Although much of Bradstreet’s work is about her deep love for God and her family, her mature work is considered by many to be the earliest American expression of feminist thought. It’s no wonder that Bradstreet was a strong woman: she survived the Atlantic crossing; smallpox and its life-long debilitating rheumatic effects; a house fire which ravaged her beloved home, and the demands of managing a bustling household due to her oft-absent husband, Simon. Her voice still rings as a model for New England resiliency and wit. Let’s remember Anne with a line from her later poetry, in which she revealed her opinion of those who’d limit her to domestic chores. Let’s be glad that she picked up pen as well as needle!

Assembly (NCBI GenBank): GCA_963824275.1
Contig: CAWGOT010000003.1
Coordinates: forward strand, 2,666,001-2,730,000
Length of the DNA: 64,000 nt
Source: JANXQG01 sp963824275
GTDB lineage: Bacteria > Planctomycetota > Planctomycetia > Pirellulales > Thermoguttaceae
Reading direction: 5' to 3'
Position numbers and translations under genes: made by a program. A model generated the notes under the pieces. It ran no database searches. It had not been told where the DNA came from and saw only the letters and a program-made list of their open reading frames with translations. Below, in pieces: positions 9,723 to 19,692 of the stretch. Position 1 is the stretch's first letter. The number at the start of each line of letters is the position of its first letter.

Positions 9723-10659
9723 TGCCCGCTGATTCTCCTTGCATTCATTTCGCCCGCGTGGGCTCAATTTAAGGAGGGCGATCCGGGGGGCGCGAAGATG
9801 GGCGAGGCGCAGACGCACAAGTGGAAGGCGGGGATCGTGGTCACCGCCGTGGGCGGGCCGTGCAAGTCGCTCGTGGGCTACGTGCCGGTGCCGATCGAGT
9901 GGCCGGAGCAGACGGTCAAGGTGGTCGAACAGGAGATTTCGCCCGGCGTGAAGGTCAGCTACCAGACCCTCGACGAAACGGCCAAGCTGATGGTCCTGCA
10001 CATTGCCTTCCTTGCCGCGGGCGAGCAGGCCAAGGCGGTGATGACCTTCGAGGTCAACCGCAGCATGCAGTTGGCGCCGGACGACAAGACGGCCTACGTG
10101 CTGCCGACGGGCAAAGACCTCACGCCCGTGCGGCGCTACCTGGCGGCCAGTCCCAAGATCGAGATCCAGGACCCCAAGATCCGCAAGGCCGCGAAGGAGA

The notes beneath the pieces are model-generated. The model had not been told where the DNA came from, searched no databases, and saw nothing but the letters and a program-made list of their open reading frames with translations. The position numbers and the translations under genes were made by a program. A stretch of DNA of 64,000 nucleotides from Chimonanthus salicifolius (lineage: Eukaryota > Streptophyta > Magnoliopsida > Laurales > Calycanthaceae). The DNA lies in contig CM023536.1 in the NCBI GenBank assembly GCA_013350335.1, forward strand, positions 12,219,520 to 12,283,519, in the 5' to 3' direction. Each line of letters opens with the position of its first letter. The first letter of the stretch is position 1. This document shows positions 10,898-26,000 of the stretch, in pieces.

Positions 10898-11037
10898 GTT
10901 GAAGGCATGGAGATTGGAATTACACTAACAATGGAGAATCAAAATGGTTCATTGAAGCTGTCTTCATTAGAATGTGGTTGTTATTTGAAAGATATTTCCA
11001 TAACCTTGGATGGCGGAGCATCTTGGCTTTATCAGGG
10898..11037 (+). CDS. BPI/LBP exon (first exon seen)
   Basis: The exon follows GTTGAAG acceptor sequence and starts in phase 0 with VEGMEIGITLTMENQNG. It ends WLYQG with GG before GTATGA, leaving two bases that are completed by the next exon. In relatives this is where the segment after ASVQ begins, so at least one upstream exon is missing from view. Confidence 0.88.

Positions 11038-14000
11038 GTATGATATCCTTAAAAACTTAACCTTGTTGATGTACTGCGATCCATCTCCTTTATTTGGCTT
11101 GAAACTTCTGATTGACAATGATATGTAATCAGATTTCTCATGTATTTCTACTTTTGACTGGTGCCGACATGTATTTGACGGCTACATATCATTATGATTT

I am obnoxious to each carping tongue
Who says my hand a needle better fits